The Free Thought Project
Tue, 25 Oct 2016 08:16 UTC
The Free Thought Project
Tue, 25 Oct 2016 08:16 UTC
Just before the hunger strike began, the inmates published a list of 5 demands, which read as follows:
l. End: Meaningless classification reviews and biased appeal process.
A. Incorporate classification practices of other jurisdictions (CDCR, Alameda County,
B. Establish independent oversight and review of inmate appeal process, jail conditions,
practices and policies.
C. Safeguard all due process protections.
2. End: Placement in solitary confinement when there exists no serious rule
violation to merit such placement.
a. Prohibit the use of long-term/indefinite solitary confinement.
b. Prohibit the use of solitary confinement based solely on gang allegations,
affiliation, validation, etc.
A. Follow the classification and housing practice of other jurisdictions (CDCR, Alameda
B. Allow all inmates a genuine opportunity to be downclassed and properly integrated
into the general population.
C. Determine classification/housing of all inmates based on individual behavior.
Wed, 26 Oct 2016 05:51 UTC
Comment: When politics outweigh your boots on the ground.
The DOJ opened the investigation into Garner's death in December 2014, after a New York State grand jury decision not to indict New York Police Department officer Daniel Pantaleo. Garner, 43, had been confronted by Pantaleo and another officer for allegedly selling "loosies" — untaxed cigarettes — on a street corner in Staten Island, before Pantaleo put Garner in a chokehold. Garner eventually died, repeating "I can't breathe." His last words became a slogan of numerous protests against police brutality.
The federal civil rights investigation has since stalled, according to the New York Times, as federal prosecutors and FBI agents in New York assigned to the case have argued that federal charges should not be brought against Pantaleo, who has remained an NYPD officer working on desk duty since Garner's death.
Gay Trump supporters attend Ohio rally with no hassles - now getting death threats from leftists after interview
Tue, 25 Oct 2016 15:38 UTC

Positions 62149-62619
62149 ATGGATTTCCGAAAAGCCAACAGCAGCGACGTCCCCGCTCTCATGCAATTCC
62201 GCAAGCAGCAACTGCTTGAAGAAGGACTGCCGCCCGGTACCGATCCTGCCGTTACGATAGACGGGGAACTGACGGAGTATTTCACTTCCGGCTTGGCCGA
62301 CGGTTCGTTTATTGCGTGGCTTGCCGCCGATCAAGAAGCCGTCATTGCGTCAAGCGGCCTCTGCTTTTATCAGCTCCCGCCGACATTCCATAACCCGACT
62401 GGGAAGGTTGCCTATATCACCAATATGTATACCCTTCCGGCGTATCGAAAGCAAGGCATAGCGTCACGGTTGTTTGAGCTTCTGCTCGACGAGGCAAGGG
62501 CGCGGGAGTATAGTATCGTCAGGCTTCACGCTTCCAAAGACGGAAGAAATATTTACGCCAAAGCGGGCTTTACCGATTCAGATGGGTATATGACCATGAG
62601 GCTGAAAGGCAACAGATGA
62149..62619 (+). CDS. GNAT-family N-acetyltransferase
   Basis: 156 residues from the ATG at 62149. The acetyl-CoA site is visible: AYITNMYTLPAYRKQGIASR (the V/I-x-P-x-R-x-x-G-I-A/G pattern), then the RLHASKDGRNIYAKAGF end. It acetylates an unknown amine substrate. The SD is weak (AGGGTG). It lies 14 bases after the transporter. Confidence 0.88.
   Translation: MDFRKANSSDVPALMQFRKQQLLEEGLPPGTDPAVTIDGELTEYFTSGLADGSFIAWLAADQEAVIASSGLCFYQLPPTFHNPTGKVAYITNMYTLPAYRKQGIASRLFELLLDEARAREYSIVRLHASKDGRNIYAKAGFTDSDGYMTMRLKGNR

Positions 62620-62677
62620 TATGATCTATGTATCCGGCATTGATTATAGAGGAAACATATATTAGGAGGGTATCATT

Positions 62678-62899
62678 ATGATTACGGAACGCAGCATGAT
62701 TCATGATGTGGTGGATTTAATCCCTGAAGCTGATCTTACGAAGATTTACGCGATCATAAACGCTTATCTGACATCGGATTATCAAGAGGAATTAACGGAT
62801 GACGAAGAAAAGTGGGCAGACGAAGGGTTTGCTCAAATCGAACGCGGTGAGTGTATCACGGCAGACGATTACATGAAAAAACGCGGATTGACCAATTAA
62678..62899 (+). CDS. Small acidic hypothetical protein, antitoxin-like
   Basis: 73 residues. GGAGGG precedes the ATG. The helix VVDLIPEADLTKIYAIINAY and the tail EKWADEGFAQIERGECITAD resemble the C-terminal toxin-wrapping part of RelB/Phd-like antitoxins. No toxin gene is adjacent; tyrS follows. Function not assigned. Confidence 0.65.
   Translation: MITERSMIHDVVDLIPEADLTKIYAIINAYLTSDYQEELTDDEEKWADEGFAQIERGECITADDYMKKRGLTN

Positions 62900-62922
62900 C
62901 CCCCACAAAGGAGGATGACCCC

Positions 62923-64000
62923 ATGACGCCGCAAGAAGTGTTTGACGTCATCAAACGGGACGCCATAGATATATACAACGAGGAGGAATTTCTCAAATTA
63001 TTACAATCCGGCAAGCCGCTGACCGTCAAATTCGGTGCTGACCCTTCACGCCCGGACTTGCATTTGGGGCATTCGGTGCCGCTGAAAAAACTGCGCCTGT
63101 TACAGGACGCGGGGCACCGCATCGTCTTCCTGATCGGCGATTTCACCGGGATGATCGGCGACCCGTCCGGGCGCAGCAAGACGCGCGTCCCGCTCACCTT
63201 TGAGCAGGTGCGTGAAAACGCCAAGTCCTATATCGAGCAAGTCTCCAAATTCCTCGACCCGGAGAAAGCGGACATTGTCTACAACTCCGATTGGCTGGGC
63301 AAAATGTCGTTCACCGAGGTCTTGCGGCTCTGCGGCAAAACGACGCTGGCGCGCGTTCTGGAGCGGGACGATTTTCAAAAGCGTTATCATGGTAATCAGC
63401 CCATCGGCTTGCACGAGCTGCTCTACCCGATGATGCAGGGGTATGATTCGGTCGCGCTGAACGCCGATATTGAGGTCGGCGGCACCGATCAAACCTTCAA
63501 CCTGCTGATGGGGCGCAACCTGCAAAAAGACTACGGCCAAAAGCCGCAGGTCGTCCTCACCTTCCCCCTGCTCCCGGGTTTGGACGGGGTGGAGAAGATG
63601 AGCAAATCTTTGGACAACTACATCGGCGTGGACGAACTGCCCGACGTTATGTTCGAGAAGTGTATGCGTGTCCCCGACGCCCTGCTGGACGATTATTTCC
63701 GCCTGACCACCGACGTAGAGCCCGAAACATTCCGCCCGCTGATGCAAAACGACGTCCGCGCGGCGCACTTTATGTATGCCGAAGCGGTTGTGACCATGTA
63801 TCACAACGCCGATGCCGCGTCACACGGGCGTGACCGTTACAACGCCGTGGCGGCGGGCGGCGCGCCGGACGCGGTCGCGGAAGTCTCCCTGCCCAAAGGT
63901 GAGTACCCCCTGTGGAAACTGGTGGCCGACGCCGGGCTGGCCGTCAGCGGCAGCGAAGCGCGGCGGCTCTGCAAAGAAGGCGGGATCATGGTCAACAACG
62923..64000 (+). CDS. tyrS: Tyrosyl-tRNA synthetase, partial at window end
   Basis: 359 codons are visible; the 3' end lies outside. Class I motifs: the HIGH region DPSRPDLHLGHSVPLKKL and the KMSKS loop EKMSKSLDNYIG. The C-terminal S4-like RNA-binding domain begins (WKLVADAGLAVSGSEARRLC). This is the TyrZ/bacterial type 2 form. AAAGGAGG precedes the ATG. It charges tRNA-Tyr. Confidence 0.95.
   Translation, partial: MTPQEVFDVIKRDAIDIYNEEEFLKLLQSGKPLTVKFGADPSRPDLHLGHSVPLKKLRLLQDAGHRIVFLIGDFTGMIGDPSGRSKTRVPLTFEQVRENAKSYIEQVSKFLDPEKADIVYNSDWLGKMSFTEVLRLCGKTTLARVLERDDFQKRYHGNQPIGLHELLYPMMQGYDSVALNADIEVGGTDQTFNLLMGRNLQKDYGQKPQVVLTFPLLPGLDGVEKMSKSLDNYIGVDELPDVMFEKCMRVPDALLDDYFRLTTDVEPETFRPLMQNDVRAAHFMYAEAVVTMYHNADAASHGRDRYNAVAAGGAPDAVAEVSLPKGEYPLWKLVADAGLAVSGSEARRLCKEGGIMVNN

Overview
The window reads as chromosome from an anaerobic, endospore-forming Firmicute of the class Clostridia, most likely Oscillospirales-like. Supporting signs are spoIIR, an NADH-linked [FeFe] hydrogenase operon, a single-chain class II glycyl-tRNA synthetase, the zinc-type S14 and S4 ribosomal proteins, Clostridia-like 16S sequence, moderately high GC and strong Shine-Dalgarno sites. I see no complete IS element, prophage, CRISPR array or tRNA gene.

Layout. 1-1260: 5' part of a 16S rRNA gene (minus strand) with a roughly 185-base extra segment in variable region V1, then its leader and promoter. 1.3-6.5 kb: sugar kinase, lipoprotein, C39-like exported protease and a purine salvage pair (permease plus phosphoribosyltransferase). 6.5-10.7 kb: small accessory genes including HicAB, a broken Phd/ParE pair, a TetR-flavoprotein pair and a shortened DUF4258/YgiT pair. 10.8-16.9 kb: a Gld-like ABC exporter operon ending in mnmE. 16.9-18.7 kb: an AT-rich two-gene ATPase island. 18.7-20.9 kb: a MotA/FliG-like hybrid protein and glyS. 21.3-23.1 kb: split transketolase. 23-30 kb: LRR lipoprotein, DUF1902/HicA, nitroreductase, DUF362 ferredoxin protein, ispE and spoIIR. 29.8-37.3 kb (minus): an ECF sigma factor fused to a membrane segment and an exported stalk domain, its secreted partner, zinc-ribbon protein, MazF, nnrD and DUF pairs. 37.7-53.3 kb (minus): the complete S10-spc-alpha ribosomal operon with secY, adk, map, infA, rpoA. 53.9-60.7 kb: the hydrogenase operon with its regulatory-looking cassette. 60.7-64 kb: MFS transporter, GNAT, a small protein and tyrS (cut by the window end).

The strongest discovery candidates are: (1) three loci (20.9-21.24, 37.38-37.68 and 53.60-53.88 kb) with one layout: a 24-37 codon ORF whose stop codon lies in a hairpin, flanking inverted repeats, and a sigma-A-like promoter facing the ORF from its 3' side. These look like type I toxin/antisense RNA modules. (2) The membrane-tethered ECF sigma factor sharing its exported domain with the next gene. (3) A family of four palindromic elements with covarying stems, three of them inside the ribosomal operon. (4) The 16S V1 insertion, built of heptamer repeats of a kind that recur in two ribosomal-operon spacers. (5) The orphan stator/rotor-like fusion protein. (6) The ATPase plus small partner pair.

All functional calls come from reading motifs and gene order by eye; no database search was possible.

Tue, 25 Oct 2016 15:38 UTC
The two men told The Wall Street Journal they were "tired of the bullshit government" and were supporting Donald Trump for president.
The video of their interview had 256,000 views and over 900 comments.
Now leftists and Hillary supporters are threatening to kill them.
At the end of the interview Lainhart says he is a supporter of the Second Amendment saying,
"I look over my back and I do carry because I love the Second Amendment."Meanwhile, Hillary Clinton took millions from the most violent anti-gay regimes on Earth.
And the Democrat hypocrites could not care less.
Tue, 25 Oct 2016 20:34 UTC
The study found there is a 77 percent probability of 1.3 million "repetitive and predictable" administrative and operative roles being automated within 15 years.
More than 850,000 public sector jobs - including teachers, social workers and even police officers - could also be replaced by computer programs.
Although the figures appear to herald a future blighted with mass unemployment, Deloitte claims automation has created more work than it has destroyed over the past 140 years.
Comment: The trend towards automation and artificial intelligence keeps marching forward for better or worse.
- Stephen Hawking's warning: Robots could be humanity's worst thing ever
- "Deep-learning tech" allows industrial robots to teach each other and learn new skills
- Replacing humans: Foxconn deploys 40K robots in China
- Bye-bye humanity: Futurologist predicts that by 2050 more humans will have sex with robots than with each other
- Rise of the machines: Robots poised to replace 6% of jobs by 2021
- Rise of the machines: Security robots already patrolling parking lots and malls - are our neighborhoods next?
Tue, 25 Oct 2016 20:10 UTC
The November presidential election will be the first without federal protections under the Voting Rights Act, with 14 states creating laws requiring voter ID.